or Connect
Mothering › Mothering Forums › Mom › Women's Health  › Women and the Medical Industry
New Posts  All Forums:Forum Nav:

Women and the Medical Industry - Page 3

post #41 of 302
As an RN with over 5 yrs of long-term care experience I can attest to the fact that 'old' women DO get yearly pap smears in nursing homes.

mamaintheboonies, if you are trying to prove a point here, you're going to have to give solid data to back up what you are asserting. So far, you haven't.
post #42 of 302
Thread Starter 
Quote:
Originally Posted by The Lucky One
As an RN with over 5 yrs of long-term care experience I can attest to the fact that 'old' women DO get yearly pap smears in nursing homes.

mamaintheboonies, if you are trying to prove a point here, you're going to have to give solid data to back up what you are asserting. So far, you haven't.
Maybe in your Nursing Home. The Nursing Home I visited had one male P.A. who refused to do such invasive and damaging tests on his patients. He personnally does blood and urine tests on his patients.

Why is everyone so bent on having "solid data"?

How long have Native Americans been smoking tobacco? Do you think we never had cancers before the "white" man arrived?

Do you think cancer is only found in America? There is an entire world out there who have been studying and treating cancer for thousands and thousands of years.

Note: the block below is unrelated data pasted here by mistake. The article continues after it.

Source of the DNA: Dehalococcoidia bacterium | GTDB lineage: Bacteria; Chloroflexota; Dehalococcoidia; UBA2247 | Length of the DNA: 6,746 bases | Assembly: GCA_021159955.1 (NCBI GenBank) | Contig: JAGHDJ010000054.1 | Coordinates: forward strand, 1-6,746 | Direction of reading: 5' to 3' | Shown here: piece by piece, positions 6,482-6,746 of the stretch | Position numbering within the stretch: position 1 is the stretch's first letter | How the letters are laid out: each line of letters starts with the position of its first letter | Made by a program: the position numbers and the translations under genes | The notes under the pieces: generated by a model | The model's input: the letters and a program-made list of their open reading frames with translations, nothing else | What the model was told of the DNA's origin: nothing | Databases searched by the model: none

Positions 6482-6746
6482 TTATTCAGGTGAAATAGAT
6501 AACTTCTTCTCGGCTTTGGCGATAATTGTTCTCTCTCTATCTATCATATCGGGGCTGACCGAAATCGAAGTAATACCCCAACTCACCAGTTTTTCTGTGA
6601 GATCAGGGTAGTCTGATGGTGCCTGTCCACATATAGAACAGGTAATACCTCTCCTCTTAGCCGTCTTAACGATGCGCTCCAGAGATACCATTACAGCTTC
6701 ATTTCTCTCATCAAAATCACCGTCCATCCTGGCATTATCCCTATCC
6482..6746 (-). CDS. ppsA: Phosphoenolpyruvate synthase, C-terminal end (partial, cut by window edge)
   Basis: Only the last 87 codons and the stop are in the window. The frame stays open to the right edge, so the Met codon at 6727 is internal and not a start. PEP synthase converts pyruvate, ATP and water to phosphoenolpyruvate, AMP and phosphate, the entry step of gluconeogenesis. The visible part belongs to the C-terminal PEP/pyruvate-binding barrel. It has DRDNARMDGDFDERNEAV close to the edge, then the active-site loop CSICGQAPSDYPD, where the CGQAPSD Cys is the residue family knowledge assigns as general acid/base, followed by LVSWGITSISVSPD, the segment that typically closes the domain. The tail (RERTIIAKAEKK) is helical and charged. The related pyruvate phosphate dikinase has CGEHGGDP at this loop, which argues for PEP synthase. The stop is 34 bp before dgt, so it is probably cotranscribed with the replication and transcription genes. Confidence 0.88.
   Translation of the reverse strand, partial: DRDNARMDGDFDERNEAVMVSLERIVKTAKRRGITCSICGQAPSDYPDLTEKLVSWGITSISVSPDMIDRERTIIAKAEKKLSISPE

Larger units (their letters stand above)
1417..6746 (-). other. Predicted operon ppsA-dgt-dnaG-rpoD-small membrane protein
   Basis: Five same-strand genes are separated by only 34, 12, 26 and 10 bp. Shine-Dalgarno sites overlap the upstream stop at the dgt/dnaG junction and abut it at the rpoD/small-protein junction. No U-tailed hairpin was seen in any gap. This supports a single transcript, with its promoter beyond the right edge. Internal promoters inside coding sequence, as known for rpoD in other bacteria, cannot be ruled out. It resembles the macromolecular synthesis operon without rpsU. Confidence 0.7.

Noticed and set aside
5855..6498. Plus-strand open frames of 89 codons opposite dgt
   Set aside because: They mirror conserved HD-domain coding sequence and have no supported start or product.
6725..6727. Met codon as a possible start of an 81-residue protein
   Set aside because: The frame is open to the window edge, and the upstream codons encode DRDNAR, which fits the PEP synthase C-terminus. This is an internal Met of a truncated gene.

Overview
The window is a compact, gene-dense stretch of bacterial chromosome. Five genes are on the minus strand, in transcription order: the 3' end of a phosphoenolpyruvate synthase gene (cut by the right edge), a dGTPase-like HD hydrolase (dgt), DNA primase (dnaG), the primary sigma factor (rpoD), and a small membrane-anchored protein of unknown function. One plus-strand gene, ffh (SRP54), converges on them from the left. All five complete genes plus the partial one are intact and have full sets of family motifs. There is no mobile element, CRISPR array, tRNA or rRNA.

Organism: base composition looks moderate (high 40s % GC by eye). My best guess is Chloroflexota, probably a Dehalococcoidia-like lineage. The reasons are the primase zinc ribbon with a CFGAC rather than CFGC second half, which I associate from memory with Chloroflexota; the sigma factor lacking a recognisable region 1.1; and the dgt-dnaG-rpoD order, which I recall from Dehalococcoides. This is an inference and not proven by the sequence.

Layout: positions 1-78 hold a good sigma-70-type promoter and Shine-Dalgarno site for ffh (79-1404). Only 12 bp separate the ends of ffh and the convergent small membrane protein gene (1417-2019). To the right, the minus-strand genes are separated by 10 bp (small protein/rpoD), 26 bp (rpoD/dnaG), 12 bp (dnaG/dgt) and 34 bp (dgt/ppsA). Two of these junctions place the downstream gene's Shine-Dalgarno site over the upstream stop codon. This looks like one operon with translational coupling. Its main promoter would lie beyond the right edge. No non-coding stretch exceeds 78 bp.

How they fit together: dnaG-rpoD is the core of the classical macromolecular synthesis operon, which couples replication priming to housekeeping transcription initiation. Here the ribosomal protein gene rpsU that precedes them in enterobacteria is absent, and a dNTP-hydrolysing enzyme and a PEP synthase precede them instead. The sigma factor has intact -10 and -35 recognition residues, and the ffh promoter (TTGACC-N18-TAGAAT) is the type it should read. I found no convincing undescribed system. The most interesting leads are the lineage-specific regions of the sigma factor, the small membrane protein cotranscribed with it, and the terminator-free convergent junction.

post #43 of 302
Thread Starter 
I think it is time for people to stop being so narrow-minded and realize that we women can change the medical industry to best suit our needs and wants.

Not too long ago it was okay to lobotomize people. Parents and doctor's changed that and now there are medications to treat the same types of people who were being lobotomized.

Yes. some lobotomies still occur. They are only done as a last resort by Psychosurgeons. ( : I used to want to be a Psychosurgeon).
post #44 of 302
mamaintheboonies~ This whole thread is just ridiculous.

For starters, the major cause for cervical cancer is HPV....a sexually transmitted disease. It is not hereditary. It doesn't matter if your mom or sisters or grandmother never had it...you still can. I believe its something like 1 in 4 that are carriers for HPV...this is a big deal. If you have had 4 sexual partners then you have a pretty high risk of contracting HPV...thus you have a high risk of getting cervical cancer. If 10 minutes with your legs in the stirrups will save your life then I think its pretty important.